The portrait of slackerdom I’ve sketched of my “non-traditional employment” (as our interest group likes to call it) does have its truths. Consider the month of August: my major accomplishments were defeating Super Mario 64 and Super Mario Sunshine. It is this susceptibility to long bouts of funk that worried me. Could I really be a writer? Could I actually write daily, in quantity? (A scary question for someone who struggled six months to complete one of those write-your-own-caption cartoons.) Could I finish a whole novel? Would it be halfway decent? But most of all: would I like the work? September was the month to test myself in earnest.
I began the month by creating a schedule for writing so-many-words, five days a week, and kept it. My paid work was virtually non-existent, so five or six days a week I could play the role of professional writer: twiddling my thumbs, crumpling up pieces of paper and tossing them into wastebaskets dramatically, tapping on my typewriter in an idle way, chain smoking, grimacing meaningfully at the blank page, corrupting the youth with subversive ideas, but mostly just putting in something like six hours a day of writing.
There were days of creative bliss and days of miserable fruitlessness, but the balance was shifting in the right direction. The legwork I had done on the story allowed many starting points for my mind when stalled, and the simple repeated act of writing fueled a snowballing of creative energy. My daily effort increased when it was feasible; many workdays started at breakfast and ended a few hours after supper.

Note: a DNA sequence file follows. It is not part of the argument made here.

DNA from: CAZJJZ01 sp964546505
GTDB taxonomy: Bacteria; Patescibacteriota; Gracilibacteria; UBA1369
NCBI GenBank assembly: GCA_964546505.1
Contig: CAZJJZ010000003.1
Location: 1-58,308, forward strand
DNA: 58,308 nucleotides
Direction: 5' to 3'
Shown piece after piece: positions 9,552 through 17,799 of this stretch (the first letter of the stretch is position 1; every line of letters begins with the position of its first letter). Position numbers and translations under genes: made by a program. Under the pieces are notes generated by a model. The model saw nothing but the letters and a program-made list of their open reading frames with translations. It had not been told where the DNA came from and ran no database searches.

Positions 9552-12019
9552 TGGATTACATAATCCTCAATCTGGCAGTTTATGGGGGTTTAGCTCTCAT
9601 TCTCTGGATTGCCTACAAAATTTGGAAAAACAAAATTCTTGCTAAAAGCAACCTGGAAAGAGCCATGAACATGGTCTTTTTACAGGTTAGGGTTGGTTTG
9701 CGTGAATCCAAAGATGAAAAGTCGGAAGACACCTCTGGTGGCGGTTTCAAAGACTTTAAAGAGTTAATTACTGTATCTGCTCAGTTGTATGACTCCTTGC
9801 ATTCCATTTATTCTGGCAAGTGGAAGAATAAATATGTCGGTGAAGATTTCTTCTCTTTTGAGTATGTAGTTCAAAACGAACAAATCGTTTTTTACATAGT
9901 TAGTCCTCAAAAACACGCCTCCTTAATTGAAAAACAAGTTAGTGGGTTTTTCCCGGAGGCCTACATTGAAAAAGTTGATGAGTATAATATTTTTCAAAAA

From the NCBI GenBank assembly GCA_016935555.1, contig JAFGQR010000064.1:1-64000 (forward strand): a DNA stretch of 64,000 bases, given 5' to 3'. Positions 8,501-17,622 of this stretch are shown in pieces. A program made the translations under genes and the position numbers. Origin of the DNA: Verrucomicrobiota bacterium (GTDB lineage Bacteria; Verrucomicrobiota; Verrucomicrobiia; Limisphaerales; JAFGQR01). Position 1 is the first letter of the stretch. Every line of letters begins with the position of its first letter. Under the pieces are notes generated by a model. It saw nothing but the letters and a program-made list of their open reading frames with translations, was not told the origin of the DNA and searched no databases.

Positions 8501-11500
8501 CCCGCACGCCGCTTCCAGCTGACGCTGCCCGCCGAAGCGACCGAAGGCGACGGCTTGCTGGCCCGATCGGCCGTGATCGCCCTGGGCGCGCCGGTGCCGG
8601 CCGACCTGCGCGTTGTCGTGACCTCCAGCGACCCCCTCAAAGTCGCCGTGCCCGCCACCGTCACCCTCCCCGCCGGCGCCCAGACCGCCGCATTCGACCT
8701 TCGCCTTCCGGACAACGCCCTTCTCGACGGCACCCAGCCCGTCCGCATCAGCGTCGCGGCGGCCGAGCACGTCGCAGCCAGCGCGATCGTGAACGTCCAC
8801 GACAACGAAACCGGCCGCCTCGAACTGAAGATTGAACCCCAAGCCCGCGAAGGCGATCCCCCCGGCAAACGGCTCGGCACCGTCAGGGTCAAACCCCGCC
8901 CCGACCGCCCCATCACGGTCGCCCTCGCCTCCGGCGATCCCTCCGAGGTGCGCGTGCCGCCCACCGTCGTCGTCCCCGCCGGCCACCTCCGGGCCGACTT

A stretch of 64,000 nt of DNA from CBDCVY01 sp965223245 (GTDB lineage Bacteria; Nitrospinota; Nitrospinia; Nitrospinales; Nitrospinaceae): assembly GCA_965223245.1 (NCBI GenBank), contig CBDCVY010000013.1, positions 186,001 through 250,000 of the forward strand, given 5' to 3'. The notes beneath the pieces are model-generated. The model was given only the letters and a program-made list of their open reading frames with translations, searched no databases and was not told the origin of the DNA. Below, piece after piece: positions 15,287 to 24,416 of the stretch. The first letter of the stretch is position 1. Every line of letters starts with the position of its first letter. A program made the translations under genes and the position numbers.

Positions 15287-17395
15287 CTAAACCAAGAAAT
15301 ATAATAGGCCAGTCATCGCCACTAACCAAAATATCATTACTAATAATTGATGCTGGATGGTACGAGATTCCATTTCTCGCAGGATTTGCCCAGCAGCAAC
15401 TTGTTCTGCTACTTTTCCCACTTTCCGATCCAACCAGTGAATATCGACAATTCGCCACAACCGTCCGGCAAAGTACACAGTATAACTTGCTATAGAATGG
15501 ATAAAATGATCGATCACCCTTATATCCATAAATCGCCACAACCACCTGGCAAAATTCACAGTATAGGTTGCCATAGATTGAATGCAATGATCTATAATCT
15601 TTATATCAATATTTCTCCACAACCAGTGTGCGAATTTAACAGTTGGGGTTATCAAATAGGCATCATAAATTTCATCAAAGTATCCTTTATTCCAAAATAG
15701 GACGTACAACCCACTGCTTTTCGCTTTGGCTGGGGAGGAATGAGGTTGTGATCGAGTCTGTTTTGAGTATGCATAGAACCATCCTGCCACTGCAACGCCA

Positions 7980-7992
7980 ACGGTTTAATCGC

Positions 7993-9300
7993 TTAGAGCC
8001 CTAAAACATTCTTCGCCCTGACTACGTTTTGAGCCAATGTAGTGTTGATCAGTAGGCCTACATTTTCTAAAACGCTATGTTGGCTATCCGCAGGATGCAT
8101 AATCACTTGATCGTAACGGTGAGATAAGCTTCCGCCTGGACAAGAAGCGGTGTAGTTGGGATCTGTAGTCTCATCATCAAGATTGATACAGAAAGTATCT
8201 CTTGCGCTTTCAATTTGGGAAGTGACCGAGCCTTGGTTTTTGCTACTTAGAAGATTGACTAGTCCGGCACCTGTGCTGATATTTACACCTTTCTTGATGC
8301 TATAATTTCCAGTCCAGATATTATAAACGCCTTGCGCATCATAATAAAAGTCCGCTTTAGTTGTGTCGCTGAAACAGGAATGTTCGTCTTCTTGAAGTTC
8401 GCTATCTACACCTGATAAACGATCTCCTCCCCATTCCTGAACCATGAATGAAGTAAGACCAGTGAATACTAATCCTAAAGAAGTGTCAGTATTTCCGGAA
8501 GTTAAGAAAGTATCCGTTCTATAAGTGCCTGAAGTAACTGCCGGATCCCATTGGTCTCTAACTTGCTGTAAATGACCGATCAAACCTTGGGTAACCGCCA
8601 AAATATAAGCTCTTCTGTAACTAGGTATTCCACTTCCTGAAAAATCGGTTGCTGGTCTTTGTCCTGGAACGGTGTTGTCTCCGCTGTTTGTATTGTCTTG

Each day was mentally draining and also stressful, apparently, because I suffered an eyelid twitch for more than a week. (It’s hard to imagine what my body was so worried about, but what can you do? He’s the boss.) But that was beside the point, because I was really enjoying myself. No boss, no subordinates, no clients—just me, a cup of coffee, a couch, sometimes a cat, and always the freedom and duty to amuse myself with silly thoughts and moreover to get lost in the world of my imagination.
As I neared the end of September, I had scrawled a jumble of thoughts, scenes, descriptions, and dialog across a hundred some pages, but I had not yet seen what it would add up to. The last full week of the month I devoted to organizing, revising, and polishing the first tenth of the novel, now known by its working title: Dr. Fancy-Fingers and the Secret of the First of the Time Wells. (Since re-titled: The Senator’s Pants.) That Saturday I printed out the resulting five chapters. I couldn’t sit down and actually read it through for most of the day, my brain was so unfocused with excitement. Here I was, holding the first tangible evidence that I’ve been doing something; but when I did read it, it wasn’t just something, it was the genuinely kind-of-good-in-a-halfway-decent-sort-of-way opening of a novel; certainly the most mature (not saying much, admittedly) and well-written thing I’ve yet put to paper.
There it was: I really could be a writer. Writing had become a daily habit; that nervous question “Could I finish a novel?” had been replaced with a vague confidence that I would indeed; though I couldn’t know yet if it is publishable (as an approximation of quality), my work seemed plausibly halfway decent; and yes, I did like the day-to-day work—quite a lot, actually, thanks for asking.
Today I didn’t write because of this stupid blog.